What the CDD Actually Means for You


Madeleine Martin

Minneapolis Public Schools is in the process of creating the Comprehensive District Design (CDD), claiming it will lessen racial and class disparities, cut down on transportation costs, integrate communities, centralize a better education system, and change or remove the need for competitive choice enrollment plans. An important factor left out of the presentation is, if any of the models went into effect, it appears that more than half of students in MPS would have to switch schools by the start of the 2021-2022 school year.

In an effort to gain support and to display what the district’s new goals are, a recent presentation was put together to show the community. The latest set of models were released on the last Friday of January, with new plans for magnet schools, Career and Technical Education locations (CTE), special education resources and middle and high school zoning. Such drastic measures of rezoning have been discussed in multiple aspects, although the main priority is still up in the air. Many families can’t figure out what the sudden and intrusive models have to do with major changes in students’ education plans. 

In the original 169 page presentation, high school is mentioned just a few times, with no actual context given to a map of a conceptual rezoning. The major redistricting would affect every school in Minneapolis, and yet, nothing has been completely laid out for students, parents, teachers and community members to fully grasp. The subtle inclusion of high school rezoning started an uproar for families, with multiple listening sessions held by the district, feeling one sided—like a sales pitch for the plan. Pre-selected questions were asked to the group of presenters, who gave no full answers, turned the questions around and left out timelines.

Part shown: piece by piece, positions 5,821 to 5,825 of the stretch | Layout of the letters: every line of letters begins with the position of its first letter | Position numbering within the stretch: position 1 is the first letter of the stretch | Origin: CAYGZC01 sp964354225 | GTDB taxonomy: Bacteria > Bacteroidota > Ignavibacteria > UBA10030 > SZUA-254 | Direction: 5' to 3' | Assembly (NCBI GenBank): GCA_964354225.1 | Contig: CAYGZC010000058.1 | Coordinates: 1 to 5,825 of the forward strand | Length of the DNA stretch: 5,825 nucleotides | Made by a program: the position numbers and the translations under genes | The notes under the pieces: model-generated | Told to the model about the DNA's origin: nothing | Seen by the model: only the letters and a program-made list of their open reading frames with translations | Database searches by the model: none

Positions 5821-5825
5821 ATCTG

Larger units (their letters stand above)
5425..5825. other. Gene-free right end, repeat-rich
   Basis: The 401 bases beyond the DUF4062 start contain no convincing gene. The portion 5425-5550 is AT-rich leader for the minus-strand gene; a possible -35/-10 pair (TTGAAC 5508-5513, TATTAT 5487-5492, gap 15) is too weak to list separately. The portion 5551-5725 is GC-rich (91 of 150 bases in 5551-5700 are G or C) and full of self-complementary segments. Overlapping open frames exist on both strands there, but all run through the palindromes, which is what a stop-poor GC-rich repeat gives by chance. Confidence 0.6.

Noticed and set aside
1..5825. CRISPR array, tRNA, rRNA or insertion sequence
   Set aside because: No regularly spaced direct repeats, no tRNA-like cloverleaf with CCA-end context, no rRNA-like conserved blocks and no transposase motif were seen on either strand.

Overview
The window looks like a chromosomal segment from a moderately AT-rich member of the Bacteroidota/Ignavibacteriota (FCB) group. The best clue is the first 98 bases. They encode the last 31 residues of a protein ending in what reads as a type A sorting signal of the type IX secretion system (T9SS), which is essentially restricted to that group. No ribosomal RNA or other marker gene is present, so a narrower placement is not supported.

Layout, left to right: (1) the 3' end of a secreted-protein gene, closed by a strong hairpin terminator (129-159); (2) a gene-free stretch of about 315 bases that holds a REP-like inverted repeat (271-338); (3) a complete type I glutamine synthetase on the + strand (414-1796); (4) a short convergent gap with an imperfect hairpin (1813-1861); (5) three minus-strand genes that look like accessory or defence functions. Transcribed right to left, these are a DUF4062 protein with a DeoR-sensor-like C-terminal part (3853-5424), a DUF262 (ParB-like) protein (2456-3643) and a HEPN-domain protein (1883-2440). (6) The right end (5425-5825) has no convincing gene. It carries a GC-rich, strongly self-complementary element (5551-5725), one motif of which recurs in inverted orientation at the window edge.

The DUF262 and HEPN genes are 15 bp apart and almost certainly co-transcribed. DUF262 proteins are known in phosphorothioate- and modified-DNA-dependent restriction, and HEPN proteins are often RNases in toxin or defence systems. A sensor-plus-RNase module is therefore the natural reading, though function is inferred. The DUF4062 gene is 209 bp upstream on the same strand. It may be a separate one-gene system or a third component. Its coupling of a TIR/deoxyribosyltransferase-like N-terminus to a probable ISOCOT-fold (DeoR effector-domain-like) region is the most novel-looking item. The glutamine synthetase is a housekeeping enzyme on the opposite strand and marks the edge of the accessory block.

The plans lay out a very short timeline, suggesting that the community is welcome to give feedback, but by March 24, there will be a proposal given to the school board, to vote in favor or against on April 14. The amount of outreach from the district has been minimal and hard to follow. From the four tentative models, they all focus on restructuring magnet schools, to create more accessibility to these schools throughout the district, however many of the models are similar enough and could be easy changes, which could easily be used to avert attention from complete changes in middle and high school zoning.

If any of the proposed models are chosen, the future of Southwest’s student population could be in for dire changes. The ninth grade population would be ⅔ the size of the average current grade size in 2021.School Board member Bob Walser vocalized this fact, “We do need massive change, but it should start with parents and teachers and students talking about what their priorities are and what’s needed for every community.” 

If so many students are supposed to switch schools by the 2021-2022 school year, Board Member Walser wants more accountability where it counts, complete financial plans, realistic goals to show exactly how MPS proposes the schools become integrated, definite, surefire answers to ensure that it would be worth the change, and noted: “If you’ve got 25 priorities, you’ve got no priorities. Your only priorities in education should be equity and sustainability.” The lack of work presented to the board and the public doesn’t justify such an impactful change, not giving a definite answer that it would effectively change education for the students and their experiences.